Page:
Re: Real people?
You have to go back s long way to not have Intel management engine built in, which is an obvious who to backdoor your system.
You only have to go to Haswell or older, according to what I've read, as far as consumer CPUs go. Not only that, but to exploit the vulnerability, you have to connect using the ethernet port whose controller is integrated into the PCH (formerly called chipset or southbridge).
I have a bunch of PCs, and only one is newer than Haswell... my low-end laptop that really should have been a Chromebook, but it came with Windows. It has no ethernet port at all, so its otherwise vulnerable CPU/SoC doesn't present a threat.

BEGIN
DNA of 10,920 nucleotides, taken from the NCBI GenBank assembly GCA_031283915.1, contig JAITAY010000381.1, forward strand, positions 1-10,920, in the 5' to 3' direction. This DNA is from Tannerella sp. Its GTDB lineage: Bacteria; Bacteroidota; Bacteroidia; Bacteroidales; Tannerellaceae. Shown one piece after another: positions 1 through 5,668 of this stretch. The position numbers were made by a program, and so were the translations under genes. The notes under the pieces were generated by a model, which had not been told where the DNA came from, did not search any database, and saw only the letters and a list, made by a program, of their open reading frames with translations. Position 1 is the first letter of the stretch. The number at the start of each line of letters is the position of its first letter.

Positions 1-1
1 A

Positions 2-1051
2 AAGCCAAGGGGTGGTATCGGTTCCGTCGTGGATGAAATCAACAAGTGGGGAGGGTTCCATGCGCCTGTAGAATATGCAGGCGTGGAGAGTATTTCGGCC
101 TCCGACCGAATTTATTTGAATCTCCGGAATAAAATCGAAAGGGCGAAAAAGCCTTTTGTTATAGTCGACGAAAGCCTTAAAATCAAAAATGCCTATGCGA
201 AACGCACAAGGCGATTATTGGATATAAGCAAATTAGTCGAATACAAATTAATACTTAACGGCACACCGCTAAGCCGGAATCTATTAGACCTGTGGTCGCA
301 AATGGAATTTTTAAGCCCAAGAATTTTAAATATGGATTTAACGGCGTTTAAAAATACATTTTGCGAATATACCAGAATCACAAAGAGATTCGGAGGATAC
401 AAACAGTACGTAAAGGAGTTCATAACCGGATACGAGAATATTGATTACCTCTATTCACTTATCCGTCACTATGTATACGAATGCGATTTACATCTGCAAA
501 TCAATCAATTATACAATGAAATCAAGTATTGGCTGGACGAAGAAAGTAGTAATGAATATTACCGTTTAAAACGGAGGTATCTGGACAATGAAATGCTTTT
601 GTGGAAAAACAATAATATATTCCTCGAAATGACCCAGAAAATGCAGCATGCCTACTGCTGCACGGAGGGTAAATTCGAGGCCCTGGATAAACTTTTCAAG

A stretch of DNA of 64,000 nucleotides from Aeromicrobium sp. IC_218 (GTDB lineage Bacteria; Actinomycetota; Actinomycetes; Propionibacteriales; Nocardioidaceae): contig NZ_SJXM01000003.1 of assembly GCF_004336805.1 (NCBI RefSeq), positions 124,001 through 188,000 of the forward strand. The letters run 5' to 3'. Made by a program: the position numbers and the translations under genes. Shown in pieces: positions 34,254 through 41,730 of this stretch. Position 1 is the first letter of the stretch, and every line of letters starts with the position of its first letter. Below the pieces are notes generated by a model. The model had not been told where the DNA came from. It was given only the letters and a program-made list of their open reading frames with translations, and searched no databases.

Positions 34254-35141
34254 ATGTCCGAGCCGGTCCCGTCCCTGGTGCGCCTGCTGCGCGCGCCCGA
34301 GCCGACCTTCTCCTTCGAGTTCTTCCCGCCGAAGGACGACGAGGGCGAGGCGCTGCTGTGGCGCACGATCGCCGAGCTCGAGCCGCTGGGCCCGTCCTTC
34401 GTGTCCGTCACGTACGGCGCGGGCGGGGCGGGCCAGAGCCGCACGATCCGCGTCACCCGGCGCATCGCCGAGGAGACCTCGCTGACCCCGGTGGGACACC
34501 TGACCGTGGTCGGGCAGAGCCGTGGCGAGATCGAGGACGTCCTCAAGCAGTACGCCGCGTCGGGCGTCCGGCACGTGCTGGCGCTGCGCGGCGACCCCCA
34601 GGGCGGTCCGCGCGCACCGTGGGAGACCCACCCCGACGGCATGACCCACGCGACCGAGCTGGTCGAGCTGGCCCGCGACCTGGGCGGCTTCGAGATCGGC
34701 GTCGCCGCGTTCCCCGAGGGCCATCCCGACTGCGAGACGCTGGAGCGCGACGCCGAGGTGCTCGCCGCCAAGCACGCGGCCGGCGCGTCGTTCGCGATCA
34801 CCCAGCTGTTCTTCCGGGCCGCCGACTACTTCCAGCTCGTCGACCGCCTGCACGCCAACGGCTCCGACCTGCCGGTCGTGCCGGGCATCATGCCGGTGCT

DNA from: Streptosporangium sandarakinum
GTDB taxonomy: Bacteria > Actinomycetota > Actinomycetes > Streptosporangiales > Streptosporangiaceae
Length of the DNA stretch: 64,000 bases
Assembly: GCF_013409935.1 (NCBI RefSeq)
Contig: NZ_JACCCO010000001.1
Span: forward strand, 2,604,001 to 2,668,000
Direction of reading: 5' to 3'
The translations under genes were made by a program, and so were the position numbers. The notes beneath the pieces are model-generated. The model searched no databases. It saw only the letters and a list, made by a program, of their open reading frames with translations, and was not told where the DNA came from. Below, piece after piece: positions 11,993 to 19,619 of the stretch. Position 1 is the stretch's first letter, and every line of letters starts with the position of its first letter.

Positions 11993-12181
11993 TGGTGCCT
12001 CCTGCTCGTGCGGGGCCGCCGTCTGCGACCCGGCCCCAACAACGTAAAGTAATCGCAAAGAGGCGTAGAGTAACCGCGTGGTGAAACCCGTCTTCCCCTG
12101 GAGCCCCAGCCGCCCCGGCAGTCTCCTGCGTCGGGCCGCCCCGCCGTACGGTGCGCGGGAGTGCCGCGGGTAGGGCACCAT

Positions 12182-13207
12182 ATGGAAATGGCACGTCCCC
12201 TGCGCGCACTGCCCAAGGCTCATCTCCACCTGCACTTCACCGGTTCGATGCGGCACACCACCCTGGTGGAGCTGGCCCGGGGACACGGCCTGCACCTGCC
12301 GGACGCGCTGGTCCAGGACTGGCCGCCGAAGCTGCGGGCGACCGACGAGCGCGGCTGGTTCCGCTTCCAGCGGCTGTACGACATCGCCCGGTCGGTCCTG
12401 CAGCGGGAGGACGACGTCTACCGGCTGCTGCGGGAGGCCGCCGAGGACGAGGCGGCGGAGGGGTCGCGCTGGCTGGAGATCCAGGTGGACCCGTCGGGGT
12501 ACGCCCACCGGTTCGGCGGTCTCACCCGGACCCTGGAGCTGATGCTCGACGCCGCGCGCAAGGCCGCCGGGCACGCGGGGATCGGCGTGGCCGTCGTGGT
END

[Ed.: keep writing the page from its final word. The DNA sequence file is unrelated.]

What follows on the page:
My main desktop is Sandy Bridge, so it is way too old to be vulnerable. Even if there was vulnerable, though, the motherboard has two built-in ethernet ports. One's the Intel, the other is Realtek... if I were concerned, I could just use the Realtek and disable the other one in the UEFI.
My main workhorse laptop is a Core 2 Duo, which is much older than Haswell... but in addition to that, it has only a Realtek ethernet controller.
None of my other PCs are vulnerable either, for multiple reasons. My Ivy backup server is too old; my other desktop system is too old and also has dual NICs onboard, my even older than C2D laptop is AMD, and so is my even older than that laptop. And my Compaq portable plus luggable... let's just say it is not subject to this either.
I've made no effort to try to buy gear to mitigate the vulnerability. Even though I own eight functional PCs, I have none that are vulnerable to this. It might not be as hard to avoid as you may think!